Russell Brown shared an overview of the results of the PPS Bond Survey that was sent out, noting that more than 2000 people responded. He noted that the top educational investment priorities were curriculum, technology, and ADA access, in that order, with security upgrades shown to be less important, and that the bond package with the most support was the 1.1 billion dollar proposal, with a focus on Jefferson. Jonathan Garcia shared an overview of the messages heard in the Bond Town Hall, noting that about 120 people participated. He stated that the most commonly mentioned focuses were education investments (infrastructure, with strong desire for SPED classroom funding), Health and safety (including ADA), and support for modernization Jefferson, with expressed support for a Center for Black Excellence.  Shanice Clarke highlighted that focus groups were held with the District Student Counsel (DSC), NAYA, SEI, Latino network, and Opal School, noting that across focus groups there was a heightened priority for educational investments and a preference to modernized Jefferson, as well as a Center for Black Excellence emerging with significant support.

There was board responses to the polling data.
IV. Board Discussion
Discussion:  A bond package option which, includes modernization of Jefferson HS and a Center for Black Excellence, was looked at and there was board discussion.  It was noted that the 60 million for planning, design and pre-construction, which includes work an A-typical planning process to work with black community members and the Jefferson cluster. Director Scott noted that they can’t state exactly what the funds would cover because they don’t know what they are going to build yet, but that it includes capital/pre-building. Director DePass added that an expanded engagement would be an important part of building the center for black excellence because the black community should lead the development. Jonathan Garcia, Chief Engagement Officer, added that the Center for Black Excellence may include more than one site.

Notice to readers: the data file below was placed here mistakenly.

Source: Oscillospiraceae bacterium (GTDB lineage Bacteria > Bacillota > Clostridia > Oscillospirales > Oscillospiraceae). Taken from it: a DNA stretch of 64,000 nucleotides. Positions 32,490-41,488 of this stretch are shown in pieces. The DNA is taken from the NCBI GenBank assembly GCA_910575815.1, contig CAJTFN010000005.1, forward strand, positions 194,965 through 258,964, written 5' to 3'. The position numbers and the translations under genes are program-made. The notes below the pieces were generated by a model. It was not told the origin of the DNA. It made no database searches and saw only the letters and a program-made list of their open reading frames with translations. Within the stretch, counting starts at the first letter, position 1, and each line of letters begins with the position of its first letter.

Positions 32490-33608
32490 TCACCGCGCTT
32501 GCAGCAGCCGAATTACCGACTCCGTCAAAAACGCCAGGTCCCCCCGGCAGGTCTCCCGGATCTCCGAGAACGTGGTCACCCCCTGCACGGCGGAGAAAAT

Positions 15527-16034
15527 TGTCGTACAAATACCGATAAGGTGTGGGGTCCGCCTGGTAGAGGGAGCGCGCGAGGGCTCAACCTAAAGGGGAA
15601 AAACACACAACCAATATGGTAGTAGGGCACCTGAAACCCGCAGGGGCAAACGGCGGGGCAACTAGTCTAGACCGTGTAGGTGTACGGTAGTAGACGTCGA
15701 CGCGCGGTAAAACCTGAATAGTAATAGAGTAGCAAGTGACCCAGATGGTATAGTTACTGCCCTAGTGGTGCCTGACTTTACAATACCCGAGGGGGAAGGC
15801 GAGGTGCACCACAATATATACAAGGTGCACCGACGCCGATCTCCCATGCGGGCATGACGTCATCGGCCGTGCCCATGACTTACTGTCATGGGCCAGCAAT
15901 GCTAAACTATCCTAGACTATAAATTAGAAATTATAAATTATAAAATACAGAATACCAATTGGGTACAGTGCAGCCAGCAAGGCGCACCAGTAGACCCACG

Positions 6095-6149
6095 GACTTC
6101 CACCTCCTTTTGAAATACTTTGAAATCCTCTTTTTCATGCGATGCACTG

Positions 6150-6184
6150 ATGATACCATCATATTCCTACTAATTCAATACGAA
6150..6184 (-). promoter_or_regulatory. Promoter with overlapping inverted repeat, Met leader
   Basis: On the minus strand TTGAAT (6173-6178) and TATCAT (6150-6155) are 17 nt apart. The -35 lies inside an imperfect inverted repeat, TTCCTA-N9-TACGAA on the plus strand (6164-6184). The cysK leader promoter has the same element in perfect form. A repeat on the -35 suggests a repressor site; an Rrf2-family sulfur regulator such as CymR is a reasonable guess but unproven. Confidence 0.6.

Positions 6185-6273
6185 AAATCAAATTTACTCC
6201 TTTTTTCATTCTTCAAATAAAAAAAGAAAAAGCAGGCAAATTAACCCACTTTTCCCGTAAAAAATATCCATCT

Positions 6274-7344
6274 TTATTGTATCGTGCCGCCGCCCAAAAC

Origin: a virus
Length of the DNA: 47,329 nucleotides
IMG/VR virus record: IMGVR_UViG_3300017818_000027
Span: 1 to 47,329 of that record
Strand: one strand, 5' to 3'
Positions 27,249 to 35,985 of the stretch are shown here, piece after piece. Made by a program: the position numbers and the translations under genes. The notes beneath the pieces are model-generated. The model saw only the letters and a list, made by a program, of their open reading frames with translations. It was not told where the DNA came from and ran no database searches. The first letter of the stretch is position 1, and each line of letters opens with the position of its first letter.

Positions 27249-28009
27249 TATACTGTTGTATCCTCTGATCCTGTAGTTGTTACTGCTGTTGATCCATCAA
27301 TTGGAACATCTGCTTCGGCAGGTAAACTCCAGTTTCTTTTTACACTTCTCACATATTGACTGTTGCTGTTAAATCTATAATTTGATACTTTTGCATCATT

It was noted that the dollar amount for ADA improvements include one fully accessible K-5, middle school and high school in each cluster. Dan Jung added that some of the numbers provided might change slightly as they look at more cost details, but that they shouldn’t change much. There was discussion regard the security line item and what it would include. There was a discussion regarding middle school redesign funds allocated in bond package. There was discussion regarding the estimates and anticipated cost escalation. It was noted that is why there is contingency. There was discussion regarding enrollment estimates, and how they may or may not effect schools.  The board shared their questions and concerns so that staff can address them.  There was a request to see the different iterations of proposed packages to see how they’ve changed over time.

Superintendent Guerrero shared that all of the polling showed that the highest priority to voters is curriculum which aligns with district goals. Dr. Valentino, Chief Academic Officer, shared what the district could use more funds to better improve curriculum, including finding the right curriculum and continual adoption, allow for more innovate in the work they do, including a pk-12 continue of climate justice and ethnic studies, which requires PD and resources.  There was a request to receive realistic numbers of what it would take to improve curriculum.

There was discussion regarding the referral language, with general consensus that it would be important to use less specific in language, while also creating transparency.  

Student Representative Shue shared that he thinks the package looks overall good, and is happy to see the full amount for Jefferson, and suggested that seismic upgrades be increased.
V. Adjourn